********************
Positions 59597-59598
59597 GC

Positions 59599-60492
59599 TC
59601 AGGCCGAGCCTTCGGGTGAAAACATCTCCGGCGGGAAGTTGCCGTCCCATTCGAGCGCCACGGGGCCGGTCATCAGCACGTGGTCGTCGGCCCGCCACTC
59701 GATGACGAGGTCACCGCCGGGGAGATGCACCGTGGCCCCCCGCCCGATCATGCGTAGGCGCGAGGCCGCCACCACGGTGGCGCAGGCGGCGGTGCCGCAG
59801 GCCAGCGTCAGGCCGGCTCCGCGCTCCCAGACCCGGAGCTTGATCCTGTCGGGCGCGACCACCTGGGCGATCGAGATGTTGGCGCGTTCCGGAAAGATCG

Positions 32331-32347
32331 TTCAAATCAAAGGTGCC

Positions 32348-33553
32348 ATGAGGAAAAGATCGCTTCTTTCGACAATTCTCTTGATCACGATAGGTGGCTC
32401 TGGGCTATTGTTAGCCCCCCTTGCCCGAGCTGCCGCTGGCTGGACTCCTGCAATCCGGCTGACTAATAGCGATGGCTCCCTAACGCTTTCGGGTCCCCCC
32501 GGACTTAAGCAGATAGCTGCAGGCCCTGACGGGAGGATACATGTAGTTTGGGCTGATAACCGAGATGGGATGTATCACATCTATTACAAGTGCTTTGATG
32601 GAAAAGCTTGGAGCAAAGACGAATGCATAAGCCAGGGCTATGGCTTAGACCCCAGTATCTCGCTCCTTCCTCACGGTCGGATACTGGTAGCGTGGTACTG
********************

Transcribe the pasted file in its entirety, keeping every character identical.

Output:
Positions 59597-59598
59597 GC

Positions 59599-60492
59599 TC
59601 AGGCCGAGCCTTCGGGTGAAAACATCTCCGGCGGGAAGTTGCCGTCCCATTCGAGCGCCACGGGGCCGGTCATCAGCACGTGGTCGTCGGCCCGCCACTC
59701 GATGACGAGGTCACCGCCGGGGAGATGCACCGTGGCCCCCCGCCCGATCATGCGTAGGCGCGAGGCCGCCACCACGGTGGCGCAGGCGGCGGTGCCGCAG
59801 GCCAGCGTCAGGCCGGCTCCGCGCTCCCAGACCCGGAGCTTGATCCTGTCGGGCGCGACCACCTGGGCGATCGAGATGTTGGCGCGTTCCGGAAAGATCG

Positions 32331-32347
32331 TTCAAATCAAAGGTGCC

Positions 32348-33553
32348 ATGAGGAAAAGATCGCTTCTTTCGACAATTCTCTTGATCACGATAGGTGGCTC
32401 TGGGCTATTGTTAGCCCCCCTTGCCCGAGCTGCCGCTGGCTGGACTCCTGCAATCCGGCTGACTAATAGCGATGGCTCCCTAACGCTTTCGGGTCCCCCC
32501 GGACTTAAGCAGATAGCTGCAGGCCCTGACGGGAGGATACATGTAGTTTGGGCTGATAACCGAGATGGGATGTATCACATCTATTACAAGTGCTTTGATG
32601 GAAAAGCTTGGAGCAAAGACGAATGCATAAGCCAGGGCTATGGCTTAGACCCCAGTATCTCGCTCCTTCCTCACGGTCGGATACTGGTAGCGTGGTACTG